And yes I know it's a mostly pedantic argument. If all video games contain art then why shouldn't I just say the games themselves are art? Because none of the art contained within video games can now or ever will have an artistic merit that doesn't require the use of another medium. The interactivity itself isn't artistic.

joebthegreat:
Because none of the art contained within video games can now or ever will have an artistic merit that doesn't require the use of another medium. The interactivity itself isn't artistic.

But the game is no less artistic, yes?

Interesting post.

Interesting, however I see a couple of places where this should have been explained better, even if it's not politic, and one place where it's absolutly incorrect.

The big area where things could have been explained better, is along the lines of gaming and intelligence. It is true that gaming doesn't make you more intelligence, BUT in the PAST more intelligent people gravitated towards gaming to begin with. Leading to the entire "gamers are smart" perception. It took a degree of smarts to even get a system like a Commodore 64, or a DOS based computer to run properly. Game installations used to involve a bit more that popping in a disc and hitting "Install", you had to know the ports for your hardware for example and probably had to set them up yourself. Today people don't even need to do things like format their own discs.

As time has gone on, and the computer industry (and gaming) has increasingly become more mainstream, it's gotten to the point where any mouth-breather can operate a computer fairly effectively. Heck, over the years I've seen charities for people to provide computers for the retarded since they have gotten to the point where they can be "enabling" for even the lowest intellectual rungs of society (whether it's their fault or not). This means that video games are increasingly being produced for a very average audience, as opposed to smart people, and those people can run them and figure them out. Whether a bigger audience and a reduction in quality is good for gaming in an objective sense is irrelevent to this paticular point. Gaming used to be a sign of intelligence, simply by being able to get one to run, and figure the games out, not to mention the fact that developers were writing for people on that level. Today this is no longer true. "Gamers are smart" or "Games make you smart" isn't quite an outright falsehood because at one time it was true. Someone with the basic abillity who wanted to play games badly enough to learn computers back in the day probably DID become smarter if they achieved their goal.

I'd also make a case for the fact that today where games are "stories" that anyone can beat, back in the old days this wasn't the case. You didn't even have strategy guides like today, hint books were just that and didn't provide outright solutions in most cases. There were no sites like "Gamefaqs" where you could find answers in 20 minutes. Gaming in of itself was never going to turn around someone failing college (though arguably someone who could game at the time probably wouldn't be failing college, if for no other reason than some of the guys doing the grading might rely on the gamer's computer skills to run the new hardware the school got in), but such games would help with problem solving skills and the like. The bit about "twitchy finger" games helping with coordination has always been a feeble justification at the best.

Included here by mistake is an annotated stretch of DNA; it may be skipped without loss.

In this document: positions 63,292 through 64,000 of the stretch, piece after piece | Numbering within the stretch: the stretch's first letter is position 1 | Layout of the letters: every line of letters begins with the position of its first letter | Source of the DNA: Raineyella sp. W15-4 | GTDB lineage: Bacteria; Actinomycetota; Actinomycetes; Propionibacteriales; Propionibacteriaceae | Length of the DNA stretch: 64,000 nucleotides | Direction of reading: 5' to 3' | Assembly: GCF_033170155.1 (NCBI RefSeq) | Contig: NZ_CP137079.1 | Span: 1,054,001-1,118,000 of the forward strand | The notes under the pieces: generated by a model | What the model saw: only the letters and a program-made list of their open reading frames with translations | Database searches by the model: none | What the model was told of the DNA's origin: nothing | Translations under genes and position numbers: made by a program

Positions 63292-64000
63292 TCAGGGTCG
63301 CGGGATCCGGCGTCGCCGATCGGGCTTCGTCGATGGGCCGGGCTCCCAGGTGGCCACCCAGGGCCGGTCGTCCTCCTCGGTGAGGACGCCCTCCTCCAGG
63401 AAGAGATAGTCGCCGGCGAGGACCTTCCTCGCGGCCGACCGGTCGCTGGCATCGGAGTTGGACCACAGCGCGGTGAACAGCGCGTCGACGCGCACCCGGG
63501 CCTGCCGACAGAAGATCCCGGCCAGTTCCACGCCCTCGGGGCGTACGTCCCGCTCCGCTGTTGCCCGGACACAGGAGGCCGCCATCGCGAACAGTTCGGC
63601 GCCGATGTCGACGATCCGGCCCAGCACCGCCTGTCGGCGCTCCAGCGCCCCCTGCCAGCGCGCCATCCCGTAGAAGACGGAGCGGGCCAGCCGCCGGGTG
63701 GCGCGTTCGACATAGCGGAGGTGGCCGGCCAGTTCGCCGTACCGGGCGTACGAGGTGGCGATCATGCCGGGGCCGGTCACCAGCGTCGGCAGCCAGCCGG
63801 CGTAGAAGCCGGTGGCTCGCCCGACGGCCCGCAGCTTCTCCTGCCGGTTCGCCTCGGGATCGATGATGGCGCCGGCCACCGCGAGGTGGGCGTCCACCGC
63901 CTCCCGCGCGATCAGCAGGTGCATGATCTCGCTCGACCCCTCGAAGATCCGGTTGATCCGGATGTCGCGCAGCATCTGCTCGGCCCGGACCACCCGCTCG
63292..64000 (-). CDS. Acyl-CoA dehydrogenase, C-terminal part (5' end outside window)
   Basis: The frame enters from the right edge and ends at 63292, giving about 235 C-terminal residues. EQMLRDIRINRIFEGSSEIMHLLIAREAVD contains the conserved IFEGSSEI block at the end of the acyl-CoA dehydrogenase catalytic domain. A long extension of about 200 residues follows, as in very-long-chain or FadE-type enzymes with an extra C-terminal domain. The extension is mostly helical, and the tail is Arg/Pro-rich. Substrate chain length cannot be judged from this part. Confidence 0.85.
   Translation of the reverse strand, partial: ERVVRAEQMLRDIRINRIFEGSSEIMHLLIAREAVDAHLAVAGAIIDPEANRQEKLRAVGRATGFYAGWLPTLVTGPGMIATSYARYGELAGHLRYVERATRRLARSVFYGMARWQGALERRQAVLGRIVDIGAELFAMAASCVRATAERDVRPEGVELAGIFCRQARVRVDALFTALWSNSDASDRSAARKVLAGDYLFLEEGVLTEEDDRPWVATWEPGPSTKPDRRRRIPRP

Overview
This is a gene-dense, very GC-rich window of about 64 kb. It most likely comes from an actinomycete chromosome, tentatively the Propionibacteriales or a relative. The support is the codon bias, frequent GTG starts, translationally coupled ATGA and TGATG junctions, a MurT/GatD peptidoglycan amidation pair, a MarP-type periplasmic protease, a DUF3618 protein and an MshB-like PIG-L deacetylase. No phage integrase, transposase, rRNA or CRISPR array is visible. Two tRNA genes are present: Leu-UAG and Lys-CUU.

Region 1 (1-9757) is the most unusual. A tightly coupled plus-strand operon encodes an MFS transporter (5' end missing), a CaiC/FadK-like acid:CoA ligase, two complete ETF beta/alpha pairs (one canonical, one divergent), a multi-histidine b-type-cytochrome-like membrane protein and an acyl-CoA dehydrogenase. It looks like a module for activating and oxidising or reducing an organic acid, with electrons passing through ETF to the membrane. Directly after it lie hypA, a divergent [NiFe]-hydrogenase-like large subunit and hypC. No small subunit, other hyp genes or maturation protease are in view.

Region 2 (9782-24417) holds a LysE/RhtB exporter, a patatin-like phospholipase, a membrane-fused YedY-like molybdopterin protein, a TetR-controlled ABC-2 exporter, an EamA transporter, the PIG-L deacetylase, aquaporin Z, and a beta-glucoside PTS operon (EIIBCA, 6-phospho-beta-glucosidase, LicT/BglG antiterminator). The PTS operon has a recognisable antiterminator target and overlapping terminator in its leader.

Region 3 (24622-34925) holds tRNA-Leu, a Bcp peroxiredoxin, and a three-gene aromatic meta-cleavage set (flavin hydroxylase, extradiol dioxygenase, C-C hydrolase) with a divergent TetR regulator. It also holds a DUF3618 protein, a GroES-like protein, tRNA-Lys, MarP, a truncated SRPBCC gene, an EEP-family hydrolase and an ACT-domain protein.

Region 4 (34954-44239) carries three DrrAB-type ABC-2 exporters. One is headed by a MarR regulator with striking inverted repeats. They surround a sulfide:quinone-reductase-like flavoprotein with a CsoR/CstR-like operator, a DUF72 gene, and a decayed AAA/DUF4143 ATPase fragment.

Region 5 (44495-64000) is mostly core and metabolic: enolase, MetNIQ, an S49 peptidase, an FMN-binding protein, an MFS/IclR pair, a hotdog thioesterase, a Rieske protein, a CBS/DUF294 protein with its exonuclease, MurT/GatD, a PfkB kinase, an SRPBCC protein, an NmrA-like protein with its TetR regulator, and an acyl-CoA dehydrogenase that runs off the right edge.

At any rate this brings us to the point of where this article is outright incorrect, as opposed to missing part of the story. Casual gaming *IS* destroying gaming on most meaningful levels. It is on the other hand causing gaming to prosper in a financial sense, which is something entirely differant. What elements of gaming lead to certain kinds of intellecual improvement and development are gone. This is very much a time period where games are designed so literally anyone can beat them if they want to put the time in. Puzzle games include things like 'auto solve' features, and pretty much every game sees the publication of a strategy guide that will take a player by the hand and tell them how to do everything (or they can just look it up on Gamefaqs).

There is a lot of validity to the arguement that casual gaming is killing the medium as it was beginning to grow up. Artwork in most cases exists to make someone think, and strive to be better than they are now. Video games on the other hand are increasingly stooping down to the level of the viewer as opposed to trying to build them up, and despite artistic pretensions most games today have very little behind them, what points you see are oftentimes the same ones re-stated again and again. In many cases it seems to me that the "artistic" bits in games are simply the developer trying to teach what he sees as a morality lesson based on his mainstream political idealogy. Rarely do you see a game push the envelope to get you to consider things from a radically differant point of view to the mainstream.